A problem shared is a problem worsened
Features are a common enemy of security. Router manufacturers differentiate with price and bells and whistles, and this is where hacker Peter Adkins – who this week published un-patched vulnerabilities in D-Link routers after a communication breakdown – places the lion's share of fault.
"The main factors here I would guess to be a combination of cost, code reuse and sprawling feature sets," Adkins says. "The platforms the devices are build upon may be solid – such as OpenWRT – but then additional services are 'bolted on' to provide value-add, and that security seems to go straight out of the window."
Common firmware environments supplied by chipset manufacturers means many of the vulnerabilities of recent years were shared across router makes. NetGear and TrendNet had trivial authentication bypass vulnerabilities due to what Young says was a ""huge" logic error in the embedded HTTP server. Fast forward to August at the SOHOpelessly Broken contest and Young had popped a D-Link router using a flaw he later found was publicly documented for more than a year.
"It seems to be a recurring theme that after finding and reporting a vulnerability, I learn that someone else had reported the same issue to the vendor yet the flaw still exists, or I find that the vendor fixed an issue on one model and left a dozen others unpatched," Young says. Last year he reported a shocking flaw in the Linksys WRT54g only to learn the firmware bug had been reported seven and a half years earlier and was still unfixed.
It isn't just code reuse. Design flaws abound in home routers in no small part because of the need for usability and function, which trump security in the time-to-market race.
"Much of the problem I think comes from vendors competing in a feature race on a product with potentially razor thin margins", Young says. "Developers know that there is a tight timeline for getting their code ready and therefore take shortcuts and ignore potential security threats."
Cut price, cut security
Other prominent hackers requesting anonymity agree the market is cheapening routers and squeezing out security. "Consumers vote with their wallets and data shows that they have a price threshold over which they are not willing to spend on a SOHO router," one says.
"So the manufacturers say that they don't invest in security because it will increase prices, which the market will reject, however I call BS on that as there is absolutely a market of consumers who will pay more for a secured device."
Shodan's Matherly agrees on the role of the price squeeze, but he adds that engineers need to better understand security to reduce the "gaping" but simple holes in routers. "These aren't attacks carried out by organisations with millions of dollars at their disposal. They're discovered by individuals that happen to have the router in their home and want to make sure it's not compromising the security of their network."
Matherly suggests simple preventative measures: don't re-invent the wheel; use existing hardened firmware designs, preferably open-source like OpenWRT; and add a dose of engineer security training. Consumers, too, should research a vendor's security chops.
"The risks if nothing changes is that the internet will continue to be filled with devices that can be compromised and used to execute malware, steal personal information and in the near future take control of your house … if that central piece of your home is compromised, it provides access and control to every part of your life."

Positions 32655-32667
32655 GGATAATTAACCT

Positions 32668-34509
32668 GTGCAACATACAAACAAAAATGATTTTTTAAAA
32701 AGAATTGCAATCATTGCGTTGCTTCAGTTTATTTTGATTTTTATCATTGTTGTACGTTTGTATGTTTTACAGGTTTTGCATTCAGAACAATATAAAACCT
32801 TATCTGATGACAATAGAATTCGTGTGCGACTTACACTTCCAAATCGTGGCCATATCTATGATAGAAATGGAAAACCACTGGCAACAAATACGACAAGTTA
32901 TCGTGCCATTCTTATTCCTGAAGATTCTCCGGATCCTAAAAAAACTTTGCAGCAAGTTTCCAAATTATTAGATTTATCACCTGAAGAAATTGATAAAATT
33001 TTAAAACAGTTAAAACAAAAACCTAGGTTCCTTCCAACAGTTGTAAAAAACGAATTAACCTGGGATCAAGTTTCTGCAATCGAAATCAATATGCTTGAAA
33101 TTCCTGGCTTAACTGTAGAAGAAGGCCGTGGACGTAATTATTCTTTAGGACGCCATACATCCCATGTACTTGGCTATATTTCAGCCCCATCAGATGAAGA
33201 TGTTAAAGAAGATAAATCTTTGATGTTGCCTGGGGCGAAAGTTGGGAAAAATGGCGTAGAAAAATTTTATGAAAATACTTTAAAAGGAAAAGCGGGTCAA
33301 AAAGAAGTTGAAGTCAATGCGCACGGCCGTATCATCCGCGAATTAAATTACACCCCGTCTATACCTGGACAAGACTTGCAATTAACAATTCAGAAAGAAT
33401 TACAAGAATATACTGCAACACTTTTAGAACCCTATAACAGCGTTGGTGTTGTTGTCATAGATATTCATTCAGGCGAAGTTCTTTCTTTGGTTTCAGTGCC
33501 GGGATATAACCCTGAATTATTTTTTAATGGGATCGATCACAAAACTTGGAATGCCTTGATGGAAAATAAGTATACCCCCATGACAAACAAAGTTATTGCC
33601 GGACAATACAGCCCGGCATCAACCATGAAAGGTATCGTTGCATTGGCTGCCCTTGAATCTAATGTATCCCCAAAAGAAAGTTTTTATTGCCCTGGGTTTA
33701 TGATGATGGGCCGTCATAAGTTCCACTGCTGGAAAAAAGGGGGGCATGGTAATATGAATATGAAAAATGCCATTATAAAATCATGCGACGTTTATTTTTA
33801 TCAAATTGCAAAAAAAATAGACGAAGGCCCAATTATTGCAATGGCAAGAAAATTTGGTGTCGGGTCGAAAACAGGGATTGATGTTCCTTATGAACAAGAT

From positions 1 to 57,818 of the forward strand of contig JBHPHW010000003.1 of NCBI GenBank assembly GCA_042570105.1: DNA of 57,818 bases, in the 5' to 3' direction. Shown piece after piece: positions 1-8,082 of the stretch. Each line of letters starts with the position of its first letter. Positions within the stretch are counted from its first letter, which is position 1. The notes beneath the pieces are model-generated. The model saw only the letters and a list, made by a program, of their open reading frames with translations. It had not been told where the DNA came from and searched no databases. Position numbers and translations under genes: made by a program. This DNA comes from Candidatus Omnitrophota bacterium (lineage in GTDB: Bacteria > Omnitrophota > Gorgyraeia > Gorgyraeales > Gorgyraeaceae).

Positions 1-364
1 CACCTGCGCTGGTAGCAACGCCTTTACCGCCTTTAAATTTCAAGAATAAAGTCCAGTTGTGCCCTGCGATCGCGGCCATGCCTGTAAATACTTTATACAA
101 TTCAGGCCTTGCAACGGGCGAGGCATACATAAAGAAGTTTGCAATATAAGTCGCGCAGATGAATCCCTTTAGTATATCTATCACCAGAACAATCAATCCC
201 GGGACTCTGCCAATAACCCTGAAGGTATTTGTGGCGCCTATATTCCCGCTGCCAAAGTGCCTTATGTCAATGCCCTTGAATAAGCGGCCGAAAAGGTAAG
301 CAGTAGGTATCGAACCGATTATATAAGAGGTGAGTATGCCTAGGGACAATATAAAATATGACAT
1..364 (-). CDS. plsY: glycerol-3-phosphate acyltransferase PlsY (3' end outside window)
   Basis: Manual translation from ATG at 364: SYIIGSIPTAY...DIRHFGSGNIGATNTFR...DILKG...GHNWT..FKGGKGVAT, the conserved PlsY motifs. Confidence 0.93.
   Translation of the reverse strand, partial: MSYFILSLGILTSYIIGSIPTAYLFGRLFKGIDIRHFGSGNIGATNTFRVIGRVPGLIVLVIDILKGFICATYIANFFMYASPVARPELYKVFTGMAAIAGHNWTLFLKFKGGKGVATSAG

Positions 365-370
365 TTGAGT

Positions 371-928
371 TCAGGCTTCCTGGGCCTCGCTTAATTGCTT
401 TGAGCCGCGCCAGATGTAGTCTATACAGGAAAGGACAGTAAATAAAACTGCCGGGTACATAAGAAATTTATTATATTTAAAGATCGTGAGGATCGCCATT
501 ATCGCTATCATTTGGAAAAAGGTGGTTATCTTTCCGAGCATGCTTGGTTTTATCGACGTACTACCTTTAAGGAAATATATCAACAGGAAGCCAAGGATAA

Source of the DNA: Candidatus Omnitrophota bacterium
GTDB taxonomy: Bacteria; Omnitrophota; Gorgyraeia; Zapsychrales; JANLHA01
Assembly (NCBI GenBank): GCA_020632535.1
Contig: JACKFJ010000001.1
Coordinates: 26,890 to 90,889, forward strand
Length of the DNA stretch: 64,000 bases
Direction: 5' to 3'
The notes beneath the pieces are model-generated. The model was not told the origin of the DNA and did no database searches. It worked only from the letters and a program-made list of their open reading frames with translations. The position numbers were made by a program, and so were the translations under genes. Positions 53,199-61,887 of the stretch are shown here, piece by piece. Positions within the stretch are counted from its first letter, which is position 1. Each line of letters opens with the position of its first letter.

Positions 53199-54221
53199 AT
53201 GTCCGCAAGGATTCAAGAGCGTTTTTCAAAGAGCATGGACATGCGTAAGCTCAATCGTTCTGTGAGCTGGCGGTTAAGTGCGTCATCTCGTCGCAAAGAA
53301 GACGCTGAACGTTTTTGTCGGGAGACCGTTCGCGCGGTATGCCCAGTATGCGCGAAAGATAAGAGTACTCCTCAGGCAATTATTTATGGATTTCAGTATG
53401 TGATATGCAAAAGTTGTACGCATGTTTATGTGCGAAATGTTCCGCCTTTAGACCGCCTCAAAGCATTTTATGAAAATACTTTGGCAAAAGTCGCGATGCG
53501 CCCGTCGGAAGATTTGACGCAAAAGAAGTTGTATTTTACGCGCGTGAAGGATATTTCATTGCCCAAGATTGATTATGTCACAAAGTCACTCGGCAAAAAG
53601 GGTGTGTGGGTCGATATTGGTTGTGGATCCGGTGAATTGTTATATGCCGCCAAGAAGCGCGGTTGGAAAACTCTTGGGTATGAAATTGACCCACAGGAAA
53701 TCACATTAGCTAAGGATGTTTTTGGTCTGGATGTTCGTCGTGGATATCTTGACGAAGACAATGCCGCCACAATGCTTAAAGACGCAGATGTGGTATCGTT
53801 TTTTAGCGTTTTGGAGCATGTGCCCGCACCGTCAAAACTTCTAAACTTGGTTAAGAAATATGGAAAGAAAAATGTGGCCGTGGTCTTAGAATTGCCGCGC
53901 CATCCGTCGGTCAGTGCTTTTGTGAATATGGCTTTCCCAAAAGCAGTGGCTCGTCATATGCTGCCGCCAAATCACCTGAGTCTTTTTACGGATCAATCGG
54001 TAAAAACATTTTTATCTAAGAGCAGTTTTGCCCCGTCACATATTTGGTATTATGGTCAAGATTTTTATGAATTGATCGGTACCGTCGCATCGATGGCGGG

A more secure out-of-the-box product must be developed, according to Adkins, which could be achieved with the simple feat of disabling by default any features that extend a router's attack surface. "Perhaps [vendors could] even recommend the user register with the vendor for security updates as part of a 'quick-start' process – well before the device is connected and stashed away in a closet somewhere," he says.
Beyond automatic updates to avoid the unrealistic expectation that users will manually download-and-patch their routers, Young reckons a security star rating could help guide consumer tastes.
"Something along the lines of a consumer advocacy group tasked with reviewing and grading products based on results of a standardised security assessment similar to how cars are tested for safety," he says. "In this scenario, vendors would drive to make their products more secure so they can advertise a higher security score for the product to influence purchasing decisions. This situation would present an impetus for the vendors to change as it would directly affect their bottom line in the form of sales numbers."
Failing that, more full disclosures or forceful initiatives like Google's Project Zero vulnerability research program could work.
If nothing is done - and so far efforts are thin on the ground - the potential for more Lizard Squad-style stressors that could threaten enterprises will grow, says ProofPoint's Epstein.
"There are millions of Internet-of-things, and there will soon be more than laptop computers and smartphones combined," he says.
"An attacker who could mass-compromise significant numbers would have substantial distributed computing power at their command, for DDoS attacks, phishing, or even compute tasks like decryption. Such mass-compromises would clearly represent significant challenges to legacy enterprise security." ®